anyone can? Find the Taylor series expansion of a function of f(z)=z exp(2z) about z = -1 and find the region of convergence.,

- anonymous

- schrodinger

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- anonymous

you help me? @Jemurray3

- anonymous

Let u = x+1 -> x = u-1
Substitute that in first, and what do you get?

- anonymous

why u = x+1 ??

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## More answers

- anonymous

Because then you expand what you have left around u = 0

- anonymous

substitute to z?

- anonymous

What?

- anonymous

Oh, yeah. Z instead of x, whatever.
u = z+1

- anonymous

ah ok..., then f(u-1)=(u-1) exp(2(u-1)) ?

- anonymous

Yep. Now just expand that in a power series around u = 0. I'll get you started.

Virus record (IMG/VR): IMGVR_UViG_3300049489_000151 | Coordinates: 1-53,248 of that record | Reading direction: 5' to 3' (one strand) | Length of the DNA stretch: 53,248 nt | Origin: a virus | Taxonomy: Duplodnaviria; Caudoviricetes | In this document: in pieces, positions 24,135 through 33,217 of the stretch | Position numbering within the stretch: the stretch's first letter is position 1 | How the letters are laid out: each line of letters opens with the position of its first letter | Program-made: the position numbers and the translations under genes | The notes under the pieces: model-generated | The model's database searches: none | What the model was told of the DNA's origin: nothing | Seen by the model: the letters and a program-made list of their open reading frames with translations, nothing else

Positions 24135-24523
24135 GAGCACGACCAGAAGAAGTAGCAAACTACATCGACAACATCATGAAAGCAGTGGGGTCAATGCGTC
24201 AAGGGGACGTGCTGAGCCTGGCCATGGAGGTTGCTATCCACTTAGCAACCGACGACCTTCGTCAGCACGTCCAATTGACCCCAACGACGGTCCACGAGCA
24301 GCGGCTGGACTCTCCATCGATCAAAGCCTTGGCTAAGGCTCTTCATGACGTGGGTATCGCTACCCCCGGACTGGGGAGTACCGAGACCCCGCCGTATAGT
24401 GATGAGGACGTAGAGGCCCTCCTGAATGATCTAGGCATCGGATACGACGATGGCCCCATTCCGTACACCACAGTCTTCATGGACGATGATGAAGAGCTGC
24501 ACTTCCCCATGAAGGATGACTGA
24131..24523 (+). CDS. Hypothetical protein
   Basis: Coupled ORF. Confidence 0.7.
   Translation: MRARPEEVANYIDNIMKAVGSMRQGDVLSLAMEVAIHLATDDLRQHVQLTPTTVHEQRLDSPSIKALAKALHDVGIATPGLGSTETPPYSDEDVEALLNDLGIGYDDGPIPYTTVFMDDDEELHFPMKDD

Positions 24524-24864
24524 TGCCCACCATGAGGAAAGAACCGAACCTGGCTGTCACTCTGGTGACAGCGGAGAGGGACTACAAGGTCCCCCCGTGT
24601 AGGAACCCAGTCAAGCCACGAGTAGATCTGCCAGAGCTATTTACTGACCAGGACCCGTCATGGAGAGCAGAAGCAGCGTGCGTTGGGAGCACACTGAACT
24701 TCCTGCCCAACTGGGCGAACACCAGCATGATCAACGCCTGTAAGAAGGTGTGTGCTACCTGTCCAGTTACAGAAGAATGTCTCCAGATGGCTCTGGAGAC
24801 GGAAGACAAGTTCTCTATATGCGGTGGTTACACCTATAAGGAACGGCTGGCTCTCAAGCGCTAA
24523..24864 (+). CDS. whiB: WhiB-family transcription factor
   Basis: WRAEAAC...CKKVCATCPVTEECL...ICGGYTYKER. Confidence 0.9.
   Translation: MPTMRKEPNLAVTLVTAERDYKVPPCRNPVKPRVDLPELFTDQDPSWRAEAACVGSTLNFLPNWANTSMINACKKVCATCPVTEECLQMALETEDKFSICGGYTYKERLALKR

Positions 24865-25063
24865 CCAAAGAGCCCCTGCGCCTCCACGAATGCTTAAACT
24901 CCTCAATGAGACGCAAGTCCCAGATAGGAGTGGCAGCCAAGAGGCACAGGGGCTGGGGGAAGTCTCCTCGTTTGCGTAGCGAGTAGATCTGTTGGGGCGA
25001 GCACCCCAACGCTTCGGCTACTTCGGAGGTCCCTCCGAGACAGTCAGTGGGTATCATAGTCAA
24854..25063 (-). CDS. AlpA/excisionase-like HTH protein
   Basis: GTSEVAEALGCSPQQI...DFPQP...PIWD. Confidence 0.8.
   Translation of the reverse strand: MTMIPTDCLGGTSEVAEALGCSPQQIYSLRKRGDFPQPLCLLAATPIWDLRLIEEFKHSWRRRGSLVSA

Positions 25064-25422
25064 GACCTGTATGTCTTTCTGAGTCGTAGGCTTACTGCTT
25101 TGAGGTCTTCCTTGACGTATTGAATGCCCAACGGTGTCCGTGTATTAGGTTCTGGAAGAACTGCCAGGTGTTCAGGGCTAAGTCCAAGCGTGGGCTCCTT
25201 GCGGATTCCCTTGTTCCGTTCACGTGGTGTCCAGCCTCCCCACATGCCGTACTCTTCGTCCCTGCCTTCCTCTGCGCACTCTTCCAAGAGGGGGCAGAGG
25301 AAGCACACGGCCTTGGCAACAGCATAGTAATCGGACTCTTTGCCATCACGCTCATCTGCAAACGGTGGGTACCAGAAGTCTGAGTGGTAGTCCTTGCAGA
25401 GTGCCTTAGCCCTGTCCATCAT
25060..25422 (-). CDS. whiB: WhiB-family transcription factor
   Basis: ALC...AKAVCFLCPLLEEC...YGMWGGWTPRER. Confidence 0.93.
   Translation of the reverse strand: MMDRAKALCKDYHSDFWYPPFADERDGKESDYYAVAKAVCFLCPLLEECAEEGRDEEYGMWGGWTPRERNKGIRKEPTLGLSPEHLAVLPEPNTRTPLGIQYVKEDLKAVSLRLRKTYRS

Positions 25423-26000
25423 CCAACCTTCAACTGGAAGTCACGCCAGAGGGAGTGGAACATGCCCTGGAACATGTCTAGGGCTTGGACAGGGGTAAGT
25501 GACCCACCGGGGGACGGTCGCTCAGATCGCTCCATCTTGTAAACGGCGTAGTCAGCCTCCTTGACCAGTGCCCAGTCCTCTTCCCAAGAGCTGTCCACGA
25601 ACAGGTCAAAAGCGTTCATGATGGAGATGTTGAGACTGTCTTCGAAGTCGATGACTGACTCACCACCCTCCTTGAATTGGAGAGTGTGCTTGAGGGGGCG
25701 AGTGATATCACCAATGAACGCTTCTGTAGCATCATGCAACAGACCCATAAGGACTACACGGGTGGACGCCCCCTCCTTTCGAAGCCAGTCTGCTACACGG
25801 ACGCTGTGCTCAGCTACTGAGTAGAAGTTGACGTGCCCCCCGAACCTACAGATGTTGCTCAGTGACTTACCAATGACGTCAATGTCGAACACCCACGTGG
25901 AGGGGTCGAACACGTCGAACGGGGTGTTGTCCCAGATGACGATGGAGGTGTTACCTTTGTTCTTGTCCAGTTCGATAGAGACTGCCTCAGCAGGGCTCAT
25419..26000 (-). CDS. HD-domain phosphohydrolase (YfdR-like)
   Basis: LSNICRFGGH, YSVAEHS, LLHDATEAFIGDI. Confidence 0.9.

\[f(u) = e^{-2}\cdot \left( (u-1) \cdot e^{2u}\right) \]
\[ =e^{-2} \cdot(u-1) \cdot \sum \frac{(2u)^n}{n!} \]

- anonymous

i dont know how to expand

- anonymous

Why are you having him make the substitution? That makes the problem no easier and weakens the intuition of what is happening.

- anonymous

have you idea @dfyodor ??

- anonymous

Well, we might as well take it from jemurray3's last equation. What is thee next part of the problem?

- anonymous

the next is find the region of convergence...,

- anonymous

Right, what does that mean?

- anonymous

As in, the definition with equations.

- anonymous

For a power series \[\sum c_n z^n\] converges if and only if \[|z|

- anonymous

We know the root test, that is, that \[\sum c_n\] converges if and only if \[\sqrt{c_n}<1\] as n goes to infinity. We also know (presumably) that \[\frac{a^n}{n!}\] converges to zero for any a greater than 0.

- anonymous

I don't feel comfortable giving much more at this point, as I think that should be plenty enough to work out the solution to the problem.

- anonymous

then \the region of convergence |z-1| < 1 ??

- anonymous

@dfyodor I made the substitution because I'd rather that than carry around a whole bunch of (z+1)'s instead. It doesn't weaken anything. It certainly is algebraically easier to expand around zero.

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